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Marsh gas (methane)

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Part of the Encyclopedia of Earth Science book series (EESS)

Marsh gas, which is also called methane, is produced by the anaerobic bacterial decomposition of vegetable matter and the rumen of herbivorous animals under water. For a very long time it was considered as having supernatural properties due to its ability to self-ignite, which occurred in marshes and was visible, especially at night. From the viewpoint of chemistry it is the simplest member of the aliphatic or paraffin series of hydrocarbons which is shown by the type of formula CnH2n+2. Its chemical formula is CH4. It can be found abundantly in nature as the chief component of natural gas. The methane content of marsh gas varies between 50 and 80 per cent, but mostly it is around 60 per cent.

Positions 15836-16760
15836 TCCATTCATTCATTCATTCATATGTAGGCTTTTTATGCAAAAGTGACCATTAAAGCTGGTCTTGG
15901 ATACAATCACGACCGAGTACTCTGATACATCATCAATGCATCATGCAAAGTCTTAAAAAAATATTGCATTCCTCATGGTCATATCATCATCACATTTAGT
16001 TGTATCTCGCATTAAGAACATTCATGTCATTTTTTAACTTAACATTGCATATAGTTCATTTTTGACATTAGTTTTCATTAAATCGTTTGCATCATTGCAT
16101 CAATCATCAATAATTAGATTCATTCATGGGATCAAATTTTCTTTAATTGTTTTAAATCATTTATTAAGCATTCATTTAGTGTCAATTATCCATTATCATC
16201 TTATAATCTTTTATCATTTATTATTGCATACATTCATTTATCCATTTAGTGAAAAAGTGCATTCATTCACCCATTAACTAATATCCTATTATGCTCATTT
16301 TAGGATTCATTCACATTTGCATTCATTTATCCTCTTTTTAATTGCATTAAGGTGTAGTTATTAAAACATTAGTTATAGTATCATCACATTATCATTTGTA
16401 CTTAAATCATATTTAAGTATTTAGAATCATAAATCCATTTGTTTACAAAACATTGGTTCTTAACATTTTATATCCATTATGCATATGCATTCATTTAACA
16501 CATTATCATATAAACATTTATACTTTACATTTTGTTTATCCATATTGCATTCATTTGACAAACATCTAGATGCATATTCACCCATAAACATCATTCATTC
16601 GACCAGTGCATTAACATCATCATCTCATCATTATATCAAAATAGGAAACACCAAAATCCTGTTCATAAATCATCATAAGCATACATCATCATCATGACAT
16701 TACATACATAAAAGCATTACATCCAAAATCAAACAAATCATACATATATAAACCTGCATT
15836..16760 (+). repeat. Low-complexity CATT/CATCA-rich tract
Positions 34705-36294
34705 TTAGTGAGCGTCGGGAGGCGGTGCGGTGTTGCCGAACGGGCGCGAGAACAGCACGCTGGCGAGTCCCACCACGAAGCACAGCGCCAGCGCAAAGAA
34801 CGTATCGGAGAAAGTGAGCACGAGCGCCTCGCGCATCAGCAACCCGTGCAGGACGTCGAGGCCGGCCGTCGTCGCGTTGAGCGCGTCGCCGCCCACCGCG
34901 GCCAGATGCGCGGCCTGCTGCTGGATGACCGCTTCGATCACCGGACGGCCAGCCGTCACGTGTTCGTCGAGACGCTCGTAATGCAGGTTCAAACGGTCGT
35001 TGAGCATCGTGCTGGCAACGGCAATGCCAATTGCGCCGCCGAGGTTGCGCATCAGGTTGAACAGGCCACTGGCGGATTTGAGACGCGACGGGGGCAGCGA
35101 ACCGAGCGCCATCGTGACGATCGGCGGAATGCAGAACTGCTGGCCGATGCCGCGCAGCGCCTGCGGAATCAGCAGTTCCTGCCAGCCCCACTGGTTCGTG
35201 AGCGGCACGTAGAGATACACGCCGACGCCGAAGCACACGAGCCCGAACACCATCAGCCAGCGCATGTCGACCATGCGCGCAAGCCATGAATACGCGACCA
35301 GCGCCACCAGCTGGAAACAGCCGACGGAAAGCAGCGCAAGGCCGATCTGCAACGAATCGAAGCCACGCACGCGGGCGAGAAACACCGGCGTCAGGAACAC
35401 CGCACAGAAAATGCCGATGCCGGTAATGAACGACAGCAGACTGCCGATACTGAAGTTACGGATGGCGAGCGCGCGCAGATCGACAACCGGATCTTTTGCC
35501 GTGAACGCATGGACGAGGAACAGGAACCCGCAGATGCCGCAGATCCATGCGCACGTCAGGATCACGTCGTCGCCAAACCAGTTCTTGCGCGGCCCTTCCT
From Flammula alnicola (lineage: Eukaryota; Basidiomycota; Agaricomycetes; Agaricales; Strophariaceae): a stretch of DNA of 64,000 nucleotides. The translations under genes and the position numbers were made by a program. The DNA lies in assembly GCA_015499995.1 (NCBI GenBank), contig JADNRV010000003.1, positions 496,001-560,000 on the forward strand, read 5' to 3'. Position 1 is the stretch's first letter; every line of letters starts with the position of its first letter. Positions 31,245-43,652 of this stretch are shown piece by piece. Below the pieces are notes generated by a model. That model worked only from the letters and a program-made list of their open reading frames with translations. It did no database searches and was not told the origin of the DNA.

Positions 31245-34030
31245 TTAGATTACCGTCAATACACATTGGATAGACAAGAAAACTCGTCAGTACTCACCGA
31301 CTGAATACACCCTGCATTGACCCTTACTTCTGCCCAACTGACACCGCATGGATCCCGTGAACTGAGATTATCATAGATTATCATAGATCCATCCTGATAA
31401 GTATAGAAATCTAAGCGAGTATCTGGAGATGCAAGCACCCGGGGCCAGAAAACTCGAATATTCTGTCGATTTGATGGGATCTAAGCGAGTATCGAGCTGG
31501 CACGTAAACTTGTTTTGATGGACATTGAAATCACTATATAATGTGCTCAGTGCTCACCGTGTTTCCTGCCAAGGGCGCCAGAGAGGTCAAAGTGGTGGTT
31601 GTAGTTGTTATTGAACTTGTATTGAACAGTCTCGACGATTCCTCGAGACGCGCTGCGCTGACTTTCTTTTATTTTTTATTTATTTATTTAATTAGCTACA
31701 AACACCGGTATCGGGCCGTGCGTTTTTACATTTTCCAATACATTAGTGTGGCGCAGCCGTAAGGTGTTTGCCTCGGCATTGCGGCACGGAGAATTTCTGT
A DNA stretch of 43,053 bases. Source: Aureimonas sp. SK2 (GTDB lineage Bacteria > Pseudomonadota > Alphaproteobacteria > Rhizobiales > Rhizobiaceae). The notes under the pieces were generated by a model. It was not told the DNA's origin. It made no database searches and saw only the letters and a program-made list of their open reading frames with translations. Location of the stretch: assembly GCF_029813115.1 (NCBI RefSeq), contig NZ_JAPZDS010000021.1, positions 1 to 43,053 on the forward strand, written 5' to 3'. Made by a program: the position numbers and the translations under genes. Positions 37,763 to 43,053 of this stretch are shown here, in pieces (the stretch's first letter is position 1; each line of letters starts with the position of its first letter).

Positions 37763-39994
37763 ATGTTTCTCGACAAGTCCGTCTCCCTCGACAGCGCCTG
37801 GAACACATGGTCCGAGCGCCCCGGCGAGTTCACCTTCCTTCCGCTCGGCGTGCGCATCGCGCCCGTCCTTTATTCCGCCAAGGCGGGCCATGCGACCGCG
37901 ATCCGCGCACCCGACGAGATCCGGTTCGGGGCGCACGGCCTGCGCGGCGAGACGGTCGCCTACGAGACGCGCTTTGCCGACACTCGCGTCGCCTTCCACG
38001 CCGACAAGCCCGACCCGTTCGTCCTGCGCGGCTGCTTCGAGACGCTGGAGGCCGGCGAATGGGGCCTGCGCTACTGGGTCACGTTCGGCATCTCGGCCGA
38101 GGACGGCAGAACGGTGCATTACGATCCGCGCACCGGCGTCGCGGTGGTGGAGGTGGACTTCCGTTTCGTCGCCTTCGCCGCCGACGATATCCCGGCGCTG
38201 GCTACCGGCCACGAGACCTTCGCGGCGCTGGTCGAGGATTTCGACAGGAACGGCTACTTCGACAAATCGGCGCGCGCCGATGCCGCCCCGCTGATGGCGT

Marsh gas has no color or odor. It is lighter than air and has a specific gravity of 0.554. It is only slightly soluble in water but is more soluble in ethyl alcohol and ethyl ether. It is generally very stable. It burns readily in air and produces carbon dioxide and water vapor. Its flame is...

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© 1999 Kluwer Academic Publishers

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Kocasoy, G. (1999). Marsh gas (methane). In: Environmental Geology. Encyclopedia of Earth Science. Springer, Dordrecht.

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  • Publisher Name: Springer, Dordrecht

  • Print ISBN: 978-0-412-74050-3

  • Online ISBN: 978-1-4020-4494-6

  • eBook Packages: Springer Book Archive

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